And then to carry the tablets or papyrus from one village to another on foot or cart exposing everything you have to the elements? When men and women only reached old age by 25-30?

    We ourselves lose books, magazines, diaries and these are items stored in protective homes and apartments. How did these gospels survive? And in which language did they originate in? Or languages?

    Even today if you tell a friend or family member a story, how it changes from one day to the next?

    So before each of the naysayers criticize this person for what they think are untruths, just try to think a little bit yourself how the Bible came into being? Better yet, go to a library and do some research. Not info from friends via the internet which is usually 99% wrong because someone changes the content to suit their needs but from reliable resources.

    Ask your minister, rabbi, priest and you'll find a very intelligent person who will guide you. Ask many questions and be prepared for all answers. No one is right or wrong but this article serves a larger purpose.

    It helps to open up discussion and perhaps we can learn from each other.

    December 29, 2011 at 10:38 pm |
    • Phil

      I have read the bible...from beginning to end. And when I put it down, I was an atheist at last!

      I'm a former catholic. I'm now much better off knowing there is not a god...there is no heaven, no hell - no anything. And I'm perfectly content and happy knowing that. I can now live my life without boundaries.

      December 29, 2011 at 10:42 pm |
  5. brett

    Those who believe a donkey can't talk obviously have never seen Winnie the Pooh.

    December 29, 2011 at 10:37 pm |
  6. majohns66

    It's sad to see an Episcopal bishop so messed up in his theology. Perhaps he should actually read his Bible.

    December 29, 2011 at 10:37 pm |
    • ellid

      Has it ever occurred to you that Bishop Spong may actually know more than the average televangelist or megachurch preacher? Or that he's actually read the Bible in the original Greek and Hebrew? Or that maybe, just maybe, he's right?

      December 29, 2011 at 10:47 pm |
    • Edsar

      Well said.

      December 29, 2011 at 10:48 pm |
  7. Remnant of God

    By Their Fruits ye Shall Know Them

    December 29, 2011 at 10:37 pm |
  8. NeilPeart


    December 29, 2011 at 10:37 pm |
  9. Jean

    Based on the responses, it seems that some people feel threatened by information that the Bible may not be 100% historically accurate. Why is that? Why is their belief in their God so dependent on that book? Could they not still believe without that Bible? It would appear not. Interesting.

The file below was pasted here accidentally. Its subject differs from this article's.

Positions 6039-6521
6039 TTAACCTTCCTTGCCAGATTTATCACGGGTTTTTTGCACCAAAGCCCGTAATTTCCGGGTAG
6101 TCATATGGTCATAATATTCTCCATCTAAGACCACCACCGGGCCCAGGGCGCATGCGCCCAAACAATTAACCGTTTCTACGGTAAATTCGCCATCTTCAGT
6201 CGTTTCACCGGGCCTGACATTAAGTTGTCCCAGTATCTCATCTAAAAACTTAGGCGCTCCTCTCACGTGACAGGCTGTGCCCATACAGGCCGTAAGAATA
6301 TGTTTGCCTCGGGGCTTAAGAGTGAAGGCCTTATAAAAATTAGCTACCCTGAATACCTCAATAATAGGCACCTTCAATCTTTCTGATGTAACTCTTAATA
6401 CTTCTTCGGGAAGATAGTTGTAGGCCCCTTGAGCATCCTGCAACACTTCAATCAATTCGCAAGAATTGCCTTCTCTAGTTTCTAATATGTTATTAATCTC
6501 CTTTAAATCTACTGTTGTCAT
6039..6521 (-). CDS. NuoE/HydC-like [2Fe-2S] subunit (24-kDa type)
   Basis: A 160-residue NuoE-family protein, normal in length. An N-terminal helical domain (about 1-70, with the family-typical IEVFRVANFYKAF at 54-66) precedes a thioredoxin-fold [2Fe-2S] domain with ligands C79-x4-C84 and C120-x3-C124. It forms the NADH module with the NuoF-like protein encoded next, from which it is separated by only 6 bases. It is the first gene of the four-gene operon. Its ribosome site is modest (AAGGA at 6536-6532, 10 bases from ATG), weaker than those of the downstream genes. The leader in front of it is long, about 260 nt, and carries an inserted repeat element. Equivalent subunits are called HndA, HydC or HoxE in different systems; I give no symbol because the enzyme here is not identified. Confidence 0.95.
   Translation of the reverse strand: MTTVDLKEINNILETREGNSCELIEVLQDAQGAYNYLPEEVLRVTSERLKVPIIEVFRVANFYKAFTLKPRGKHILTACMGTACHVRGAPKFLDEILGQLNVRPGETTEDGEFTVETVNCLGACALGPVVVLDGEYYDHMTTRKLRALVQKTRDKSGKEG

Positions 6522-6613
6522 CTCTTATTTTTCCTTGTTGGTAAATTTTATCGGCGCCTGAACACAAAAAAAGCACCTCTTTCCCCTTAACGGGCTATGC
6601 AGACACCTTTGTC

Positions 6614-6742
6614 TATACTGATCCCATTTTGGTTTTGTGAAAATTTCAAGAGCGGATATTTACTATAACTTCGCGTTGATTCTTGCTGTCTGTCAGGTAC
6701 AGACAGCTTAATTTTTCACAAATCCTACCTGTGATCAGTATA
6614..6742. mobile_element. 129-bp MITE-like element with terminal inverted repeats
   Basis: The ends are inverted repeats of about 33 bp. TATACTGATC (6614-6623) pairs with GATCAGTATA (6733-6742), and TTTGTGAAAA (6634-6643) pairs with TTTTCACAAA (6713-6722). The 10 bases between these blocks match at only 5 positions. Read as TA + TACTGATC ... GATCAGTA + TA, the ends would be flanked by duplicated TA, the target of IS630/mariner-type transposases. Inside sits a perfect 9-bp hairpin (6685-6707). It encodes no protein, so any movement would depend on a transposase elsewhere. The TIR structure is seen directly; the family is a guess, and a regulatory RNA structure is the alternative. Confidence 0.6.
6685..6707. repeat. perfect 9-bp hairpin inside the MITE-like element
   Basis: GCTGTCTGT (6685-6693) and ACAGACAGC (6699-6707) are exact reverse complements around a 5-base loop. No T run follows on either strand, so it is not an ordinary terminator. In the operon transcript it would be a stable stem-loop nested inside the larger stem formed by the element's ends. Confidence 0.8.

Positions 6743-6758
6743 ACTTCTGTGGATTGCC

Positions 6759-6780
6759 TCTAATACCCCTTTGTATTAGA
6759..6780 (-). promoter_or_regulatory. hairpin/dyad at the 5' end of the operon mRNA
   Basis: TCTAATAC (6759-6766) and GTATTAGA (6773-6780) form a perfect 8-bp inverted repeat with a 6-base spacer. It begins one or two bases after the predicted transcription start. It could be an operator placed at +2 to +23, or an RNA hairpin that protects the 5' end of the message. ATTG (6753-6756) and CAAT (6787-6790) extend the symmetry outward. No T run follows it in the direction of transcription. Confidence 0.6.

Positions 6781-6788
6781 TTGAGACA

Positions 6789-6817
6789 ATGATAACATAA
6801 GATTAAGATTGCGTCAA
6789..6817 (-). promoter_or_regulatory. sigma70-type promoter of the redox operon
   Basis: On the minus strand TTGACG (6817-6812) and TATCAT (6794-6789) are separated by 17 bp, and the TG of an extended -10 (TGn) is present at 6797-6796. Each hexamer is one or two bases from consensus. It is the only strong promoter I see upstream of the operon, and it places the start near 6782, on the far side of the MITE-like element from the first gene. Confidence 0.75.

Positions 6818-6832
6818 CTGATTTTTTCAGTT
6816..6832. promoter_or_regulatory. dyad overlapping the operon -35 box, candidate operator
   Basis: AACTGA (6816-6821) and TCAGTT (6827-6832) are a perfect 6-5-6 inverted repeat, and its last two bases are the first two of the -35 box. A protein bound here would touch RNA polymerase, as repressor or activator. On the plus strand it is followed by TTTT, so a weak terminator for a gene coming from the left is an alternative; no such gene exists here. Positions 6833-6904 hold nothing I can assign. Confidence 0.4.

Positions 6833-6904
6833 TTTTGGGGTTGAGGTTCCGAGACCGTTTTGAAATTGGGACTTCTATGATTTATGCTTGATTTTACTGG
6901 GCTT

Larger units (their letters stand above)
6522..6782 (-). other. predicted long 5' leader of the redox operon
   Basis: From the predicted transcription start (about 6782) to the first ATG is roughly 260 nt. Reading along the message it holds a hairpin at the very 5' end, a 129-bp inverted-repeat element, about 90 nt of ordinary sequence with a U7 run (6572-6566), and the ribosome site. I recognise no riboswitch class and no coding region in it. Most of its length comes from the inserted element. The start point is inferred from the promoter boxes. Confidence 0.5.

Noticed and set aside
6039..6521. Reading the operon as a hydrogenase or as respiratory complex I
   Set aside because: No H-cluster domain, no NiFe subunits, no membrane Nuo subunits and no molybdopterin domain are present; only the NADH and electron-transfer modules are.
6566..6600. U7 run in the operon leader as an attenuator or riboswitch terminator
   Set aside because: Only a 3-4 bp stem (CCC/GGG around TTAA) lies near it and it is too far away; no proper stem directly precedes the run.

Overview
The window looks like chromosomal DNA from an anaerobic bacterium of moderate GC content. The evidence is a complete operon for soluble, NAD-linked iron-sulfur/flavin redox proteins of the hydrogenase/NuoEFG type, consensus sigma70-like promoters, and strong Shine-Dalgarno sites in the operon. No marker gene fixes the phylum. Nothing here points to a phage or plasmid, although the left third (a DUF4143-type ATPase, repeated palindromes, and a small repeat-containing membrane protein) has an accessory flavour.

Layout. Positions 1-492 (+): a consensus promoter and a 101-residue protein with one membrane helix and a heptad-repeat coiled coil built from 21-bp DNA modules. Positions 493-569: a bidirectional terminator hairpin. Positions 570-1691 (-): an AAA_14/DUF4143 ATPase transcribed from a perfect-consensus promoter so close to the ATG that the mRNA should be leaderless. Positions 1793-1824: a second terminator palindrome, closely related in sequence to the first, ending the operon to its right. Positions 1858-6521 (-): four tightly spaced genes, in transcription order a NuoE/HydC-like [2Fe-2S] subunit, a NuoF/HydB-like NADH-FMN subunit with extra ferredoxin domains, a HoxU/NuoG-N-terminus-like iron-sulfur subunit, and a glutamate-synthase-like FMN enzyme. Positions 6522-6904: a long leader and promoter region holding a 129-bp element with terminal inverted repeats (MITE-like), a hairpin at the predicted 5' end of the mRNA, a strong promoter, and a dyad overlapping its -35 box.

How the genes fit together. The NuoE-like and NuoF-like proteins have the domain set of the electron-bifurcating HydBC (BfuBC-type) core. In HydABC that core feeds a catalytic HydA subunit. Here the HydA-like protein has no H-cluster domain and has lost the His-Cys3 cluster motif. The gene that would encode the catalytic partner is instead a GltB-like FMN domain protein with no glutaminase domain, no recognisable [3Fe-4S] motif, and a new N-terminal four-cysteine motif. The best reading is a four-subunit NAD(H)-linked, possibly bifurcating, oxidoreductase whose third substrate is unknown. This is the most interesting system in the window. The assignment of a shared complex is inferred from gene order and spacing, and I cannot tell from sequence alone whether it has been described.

December 29, 2011 at 10:36 pm |
    • barriacade

      Well, being a Christian kind of requires believing the Chrisitan Bible is valid. Could one be a buddhist and believe the Buddah was a fraud? I don't require the Bible to be 100% accurate, but I do require the major aspects (e.g. the resurrection) to be held as so.

      December 29, 2011 at 10:42 pm |
    • Jean

      So one needs belief in a resurrection in order to follow Christ and his ways? I wonder how Christ ever found disciples to follow him while he was still alive.

      December 29, 2011 at 11:09 pm |
  10. barriacade

    Wow. An Episcopal priest who doesn't believe the bible. How completely unshocking..

    December 29, 2011 at 10:36 pm |
    • Peppermint Patty

      He said it was the "reservoir of spiritual insight". How is that not belief in the Bible ? Just because he doesn't buy the Sunday School version, means nothing. Grow up.

      December 29, 2011 at 10:39 pm |
    • liz

      He does believe in the Bible, did you even bother to read the article? Believing in the Bible does not mean blindly picking and choosing passages in order to justify your own narrow minded wishes. You can study the history and know the true origins but still believe in the messages within it. And people who have educated themselves and studied and still believe have a much deeper connection than people who just blindly spout what they have been told to believe.

      December 29, 2011 at 10:49 pm |
  11. Matt

    I disagree and at the same time, in some sort of paradoxical sense, feel a certain agreement with this article. First off, the laws of the Old Testament, according to the major Jewish sect, Rabbinical Judaism (which undoubtedly has its flaws I may add), were also given with an oral law on how to practice the aforementioned laws that were written therein. So, in knowing this, there should be no doubt that many of the ideas that discuss the death penalty in the original scripture were meant more lightly than as they were written which is justified by a very lengthy discussion in the Babylonian Talmud. The same can be said about laws pertaining to just about anything else mentioned within the Old Testament which would void any exact literal interpretation. The problem I see, does not pertain to a great time difference within the books but the void within many sects of Christianity to see that the words of the Bible, or at the very least the Old Testament, are at times metaphorical and more extreme than actually intended. I can say, after a certain amount of study on the Talmud's interpretation of repentance, that man to man interactions greatly outweigh the interactions between man and God but are not always interpreted that way by many who claim to believe in the book. To conclude, the idea is that every word of the scripture, especially the Old Testament, is important but, however important those words are, the whole story is not understood in knowing just the words– one must also understand the connotation desired with each of the words therein.